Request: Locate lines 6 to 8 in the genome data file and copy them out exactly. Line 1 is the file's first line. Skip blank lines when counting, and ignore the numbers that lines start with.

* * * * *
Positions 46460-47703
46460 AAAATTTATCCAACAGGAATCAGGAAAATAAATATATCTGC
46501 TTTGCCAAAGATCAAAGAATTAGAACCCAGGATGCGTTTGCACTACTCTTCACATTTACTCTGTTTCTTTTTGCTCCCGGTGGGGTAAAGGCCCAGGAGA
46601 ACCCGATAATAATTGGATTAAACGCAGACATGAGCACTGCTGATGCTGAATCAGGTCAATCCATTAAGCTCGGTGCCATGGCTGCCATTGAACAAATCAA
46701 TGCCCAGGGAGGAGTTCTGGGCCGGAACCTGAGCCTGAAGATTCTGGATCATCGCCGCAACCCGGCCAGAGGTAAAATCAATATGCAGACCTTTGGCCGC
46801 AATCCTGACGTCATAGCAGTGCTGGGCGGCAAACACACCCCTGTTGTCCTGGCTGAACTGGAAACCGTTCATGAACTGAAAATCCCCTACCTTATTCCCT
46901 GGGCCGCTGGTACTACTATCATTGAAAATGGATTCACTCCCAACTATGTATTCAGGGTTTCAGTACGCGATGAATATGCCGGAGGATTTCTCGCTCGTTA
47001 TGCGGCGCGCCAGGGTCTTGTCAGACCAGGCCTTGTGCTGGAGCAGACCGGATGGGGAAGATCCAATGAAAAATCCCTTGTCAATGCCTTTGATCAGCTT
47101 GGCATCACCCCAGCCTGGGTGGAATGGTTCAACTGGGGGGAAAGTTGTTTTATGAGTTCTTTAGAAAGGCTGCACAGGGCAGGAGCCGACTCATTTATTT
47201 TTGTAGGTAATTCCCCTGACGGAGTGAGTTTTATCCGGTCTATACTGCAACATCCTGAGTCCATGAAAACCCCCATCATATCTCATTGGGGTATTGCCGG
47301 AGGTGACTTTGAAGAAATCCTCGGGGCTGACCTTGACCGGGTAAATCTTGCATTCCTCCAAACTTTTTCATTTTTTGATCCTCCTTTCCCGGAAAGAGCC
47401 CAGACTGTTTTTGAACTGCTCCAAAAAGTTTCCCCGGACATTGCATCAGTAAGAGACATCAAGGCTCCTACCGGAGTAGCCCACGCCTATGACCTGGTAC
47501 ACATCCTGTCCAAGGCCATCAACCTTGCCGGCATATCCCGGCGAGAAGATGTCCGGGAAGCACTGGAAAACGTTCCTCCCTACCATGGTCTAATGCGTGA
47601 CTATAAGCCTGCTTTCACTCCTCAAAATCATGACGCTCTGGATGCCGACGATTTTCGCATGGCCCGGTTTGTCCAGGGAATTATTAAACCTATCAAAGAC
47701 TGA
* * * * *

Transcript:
46801 AATCCTGACGTCATAGCAGTGCTGGGCGGCAAACACACCCCTGTTGTCCTGGCTGAACTGGAAACCGTTCATGAACTGAAAATCCCCTACCTTATTCCCT
46901 GGGCCGCTGGTACTACTATCATTGAAAATGGATTCACTCCCAACTATGTATTCAGGGTTTCAGTACGCGATGAATATGCCGGAGGATTTCTCGCTCGTTA
47001 TGCGGCGCGCCAGGGTCTTGTCAGACCAGGCCTTGTGCTGGAGCAGACCGGATGGGGAAGATCCAATGAAAAATCCCTTGTCAATGCCTTTGATCAGCTT